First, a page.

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Edited version of your written advice

Authorisation Number: 1051306201299

NOTICE

This edited version has been found to be misleading or incorrect.

This notice must not be taken to imply anything about:

      ● the binding nature of the private advice issued to the applicant

      ● the correctness of other edited versions.

Edited versions cannot be relied upon as precedent or used for determining how the ATO will apply the law in other cases.

Date of advice: 15 November 2017

Ruling

Subject: GST and classification of food products

Question at issue:

Is the supply of a salad product in a disposable individual serve plastic container, GST-free?

Facts:

      ● You have an Australian business number (ABN) and you are registered for the goods and services tax (GST).

      ● You have provided to us a document authorising your tax agent to represent you.

      ● You supply a variety of salads to outlets.

      ● You usually package your salads for distribution.

      ● You have a product which is a salad with freshly cut ingredients.

      ● Your salad product contains ingredients such as lettuce, cucumber, capsicum, tomatoes, and onion.

      ● Your salad product is put into a disposable individual serve plastic container.

      ● You have provided a sample of the container and the container is supplied with no labelling.

      ● Your salad product may be eaten either as a side dish to a main meal or as a stand alone salad meal if other ingredients are added.

      ● Your salad product is not marketed as a prepared meal.

Decision:

Yes, the supply of the salad product, in a disposable individual serve plastic container is GST-free.

Reasons for decision:

Section 9-40 of the A New Tax System (Goods and Services Tax) Act 1999 (GST Act) requires the GST to be paid on taxable supplies.

Section 9-5 of the GST Act states that:

    You make a taxable supply if:

    (a) you make the supply for *consideration; and

    (b) the supply is made in the course or furtherance of an *enterprise that you *carry on; and

    (c) the supply is *connected with Australia; and

    (d) you are *registered, or *required to be registered.

    However, the supply is not a *taxable supply to the extent that it is *GST-free or *input taxed.

* denotes a term defined in section 195-1 of the GST Act.

You receive consideration for the goods that you provide, the supply of the goods is carried out in furtherance of your enterprise, the supplies are connected with Australia and you are registered for the GST.

However, a supply of food is GST-free under section 38-2 of the GST Act if the product satisfies the definition of food in section 38-4 of the GST Act, and the supply is not excluded from being GST-free by section 38-3 of the GST Act.

Food is defined in section 38-4 of the GST Act, and paragraph 38-4(1)(a) of the GST Act includes food for human consumption (whether or not requiring processing or treatment).

You have advised us that the salad products, supplied in an individual serve plastic container are supplied as food for human consumption. Therefore, as food for human consumption your salad product satisfies paragraph 38-4(1)(a) of the GST Act.

However, under paragraph 38-3(1)(c) of the GST Act a supply of food is not GST-free; if it is food of a kind that is specified in the table in clause 1 of Schedule 1 to the GST Act (Schedule 1); or, is food that is a combination of one or more foods, at least one of which is food of a kind specified in Schedule 1.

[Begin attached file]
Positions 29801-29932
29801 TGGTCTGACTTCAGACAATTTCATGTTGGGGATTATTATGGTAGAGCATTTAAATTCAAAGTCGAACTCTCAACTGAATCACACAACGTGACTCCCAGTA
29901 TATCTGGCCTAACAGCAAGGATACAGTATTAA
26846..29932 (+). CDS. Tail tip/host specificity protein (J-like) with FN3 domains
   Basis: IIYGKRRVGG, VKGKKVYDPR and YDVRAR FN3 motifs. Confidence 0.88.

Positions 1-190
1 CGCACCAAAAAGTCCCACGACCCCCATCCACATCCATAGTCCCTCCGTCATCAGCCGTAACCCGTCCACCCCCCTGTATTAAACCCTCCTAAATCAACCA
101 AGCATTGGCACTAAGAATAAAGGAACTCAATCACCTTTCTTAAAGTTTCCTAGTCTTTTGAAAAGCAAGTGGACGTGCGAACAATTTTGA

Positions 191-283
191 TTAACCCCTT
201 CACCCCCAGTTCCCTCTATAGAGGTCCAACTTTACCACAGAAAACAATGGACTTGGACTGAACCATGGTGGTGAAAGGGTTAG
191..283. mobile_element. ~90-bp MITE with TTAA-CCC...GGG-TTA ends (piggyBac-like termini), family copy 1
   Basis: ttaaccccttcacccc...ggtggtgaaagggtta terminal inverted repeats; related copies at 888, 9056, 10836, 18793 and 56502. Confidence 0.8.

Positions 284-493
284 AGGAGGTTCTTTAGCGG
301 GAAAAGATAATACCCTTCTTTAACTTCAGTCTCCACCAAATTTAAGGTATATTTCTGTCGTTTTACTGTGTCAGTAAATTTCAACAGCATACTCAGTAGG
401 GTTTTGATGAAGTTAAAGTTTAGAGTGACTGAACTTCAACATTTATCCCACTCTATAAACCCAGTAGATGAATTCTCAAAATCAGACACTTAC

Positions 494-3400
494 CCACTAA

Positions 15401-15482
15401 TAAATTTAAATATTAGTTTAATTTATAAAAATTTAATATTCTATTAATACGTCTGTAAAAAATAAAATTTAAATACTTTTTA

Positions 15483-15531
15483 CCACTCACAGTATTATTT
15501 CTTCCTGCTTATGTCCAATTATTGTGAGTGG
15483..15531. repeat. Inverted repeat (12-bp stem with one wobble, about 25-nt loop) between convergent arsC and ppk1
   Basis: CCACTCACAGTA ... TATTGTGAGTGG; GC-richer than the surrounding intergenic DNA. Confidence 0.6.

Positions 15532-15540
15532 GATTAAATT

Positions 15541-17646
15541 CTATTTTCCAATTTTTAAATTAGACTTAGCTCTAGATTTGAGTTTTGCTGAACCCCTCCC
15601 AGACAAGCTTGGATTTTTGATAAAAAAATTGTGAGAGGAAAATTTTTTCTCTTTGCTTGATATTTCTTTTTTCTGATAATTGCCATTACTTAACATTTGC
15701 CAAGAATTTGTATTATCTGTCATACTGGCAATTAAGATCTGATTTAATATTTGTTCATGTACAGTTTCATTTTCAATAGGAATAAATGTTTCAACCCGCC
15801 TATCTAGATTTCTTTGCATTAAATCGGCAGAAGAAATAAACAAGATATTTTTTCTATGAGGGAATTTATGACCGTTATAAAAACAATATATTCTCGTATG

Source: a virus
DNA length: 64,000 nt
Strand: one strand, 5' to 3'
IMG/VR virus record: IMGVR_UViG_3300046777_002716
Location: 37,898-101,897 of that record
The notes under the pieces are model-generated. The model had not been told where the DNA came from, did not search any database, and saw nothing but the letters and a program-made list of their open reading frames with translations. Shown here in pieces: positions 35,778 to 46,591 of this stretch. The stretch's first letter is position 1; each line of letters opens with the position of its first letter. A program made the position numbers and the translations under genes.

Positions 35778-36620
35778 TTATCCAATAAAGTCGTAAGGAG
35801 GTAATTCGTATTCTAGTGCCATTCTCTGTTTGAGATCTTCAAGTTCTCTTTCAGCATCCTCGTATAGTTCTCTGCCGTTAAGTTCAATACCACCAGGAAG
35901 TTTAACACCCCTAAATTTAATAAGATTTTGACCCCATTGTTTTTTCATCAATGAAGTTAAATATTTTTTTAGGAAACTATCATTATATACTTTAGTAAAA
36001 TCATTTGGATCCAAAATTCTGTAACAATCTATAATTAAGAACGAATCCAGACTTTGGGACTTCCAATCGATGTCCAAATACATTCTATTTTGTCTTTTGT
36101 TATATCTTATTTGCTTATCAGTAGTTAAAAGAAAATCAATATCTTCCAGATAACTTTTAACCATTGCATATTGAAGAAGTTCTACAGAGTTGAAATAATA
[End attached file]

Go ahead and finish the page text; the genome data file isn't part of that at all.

The only item of relevance in this case, is item 4 in Schedule 1 (Item 4), which lists 'food marketed as a prepared meal, but not including soup'. Although the entity is supplying salad products that are ready for consumption when sold, it is the Tax Office view that salad products are not ‘of a kind’ of a prepared meal, provided that your product is not marketed as a prepared meal, as specified in the GST food guide on the Tax Office website at www.ato.gov.au

The GST food guide identifies that:

      …When determining whether food is marketed as a prepared meal you should consider how the goods are promoted or advertised. Consideration should also be given to the name, price, labelling, instructions, packaging and placement of the goods in the store.

As advised to us, you are a wholesaler and do not market your product as a prepared meal. In addition, the salad products are not covered by any other items in Schedule 1, nor do they contain any foods that are covered by the items in Schedule 1.

Accordingly, the supply of the salad product in an individual serve plastic container is not excluded from being GST-free by paragraph 38-3(1)(c) of the GST Act. Furthermore, the supply of the salad product does not fall within any of the other exclusions in section 38-3 of the GST Act.

For the packaging (individual serve plastic container) to be GST-free, the supply of the packaging under section 38-6 of the GST Act must be GST-free. Section 38-6 of the GST Act requires the food to be GST-free, and the packaging to be necessary for the supply of food and the packaging to be ‘of a kind’ or belong to the class of packaging in which the food is normally supplied.

Paragraph 11 of the Goods and Services Tax Determination GSTD 2000/6 provides an example which is similar to the individual serve plastic container, and determines the container to be GST-free, when supplied with GST-free food inside the container.

Accordingly, you are making a GST-free supply under section 38-2 of the GST Act when you supply your salad product, supplied in an individual serve plastic container.